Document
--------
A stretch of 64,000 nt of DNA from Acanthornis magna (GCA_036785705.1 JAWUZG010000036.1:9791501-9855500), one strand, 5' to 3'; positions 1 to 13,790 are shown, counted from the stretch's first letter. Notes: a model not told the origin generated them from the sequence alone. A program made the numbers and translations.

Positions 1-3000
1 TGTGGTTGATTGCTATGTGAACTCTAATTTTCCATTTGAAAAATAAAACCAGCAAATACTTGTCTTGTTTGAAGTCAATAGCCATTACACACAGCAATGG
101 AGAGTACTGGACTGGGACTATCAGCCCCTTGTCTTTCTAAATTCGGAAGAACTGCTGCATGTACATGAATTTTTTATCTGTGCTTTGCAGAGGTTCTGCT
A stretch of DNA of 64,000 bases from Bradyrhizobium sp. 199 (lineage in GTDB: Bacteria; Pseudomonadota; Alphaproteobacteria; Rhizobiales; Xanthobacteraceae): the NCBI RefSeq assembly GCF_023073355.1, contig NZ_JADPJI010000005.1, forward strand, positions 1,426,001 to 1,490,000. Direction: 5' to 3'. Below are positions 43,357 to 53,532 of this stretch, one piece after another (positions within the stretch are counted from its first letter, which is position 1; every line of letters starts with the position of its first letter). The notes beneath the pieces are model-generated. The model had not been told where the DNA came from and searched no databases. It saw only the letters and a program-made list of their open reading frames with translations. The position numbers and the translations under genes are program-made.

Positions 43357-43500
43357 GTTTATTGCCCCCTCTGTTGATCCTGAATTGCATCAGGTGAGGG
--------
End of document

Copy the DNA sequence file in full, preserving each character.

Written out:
A stretch of 64,000 nt of DNA from Acanthornis magna (GCA_036785705.1 JAWUZG010000036.1:9791501-9855500), one strand, 5' to 3'; positions 1 to 13,790 are shown, counted from the stretch's first letter. Notes: a model not told the origin generated them from the sequence alone. A program made the numbers and translations.

Positions 1-3000
1 TGTGGTTGATTGCTATGTGAACTCTAATTTTCCATTTGAAAAATAAAACCAGCAAATACTTGTCTTGTTTGAAGTCAATAGCCATTACACACAGCAATGG
101 AGAGTACTGGACTGGGACTATCAGCCCCTTGTCTTTCTAAATTCGGAAGAACTGCTGCATGTACATGAATTTTTTATCTGTGCTTTGCAGAGGTTCTGCT
A stretch of DNA of 64,000 bases from Bradyrhizobium sp. 199 (lineage in GTDB: Bacteria; Pseudomonadota; Alphaproteobacteria; Rhizobiales; Xanthobacteraceae): the NCBI RefSeq assembly GCF_023073355.1, contig NZ_JADPJI010000005.1, forward strand, positions 1,426,001 to 1,490,000. Direction: 5' to 3'. Below are positions 43,357 to 53,532 of this stretch, one piece after another (positions within the stretch are counted from its first letter, which is position 1; every line of letters starts with the position of its first letter). The notes beneath the pieces are model-generated. The model had not been told where the DNA came from and searched no databases. It saw only the letters and a program-made list of their open reading frames with translations. The position numbers and the translations under genes are program-made.

Positions 43357-43500
43357 GTTTATTGCCCCCTCTGTTGATCCTGAATTGCATCAGGTGAGGG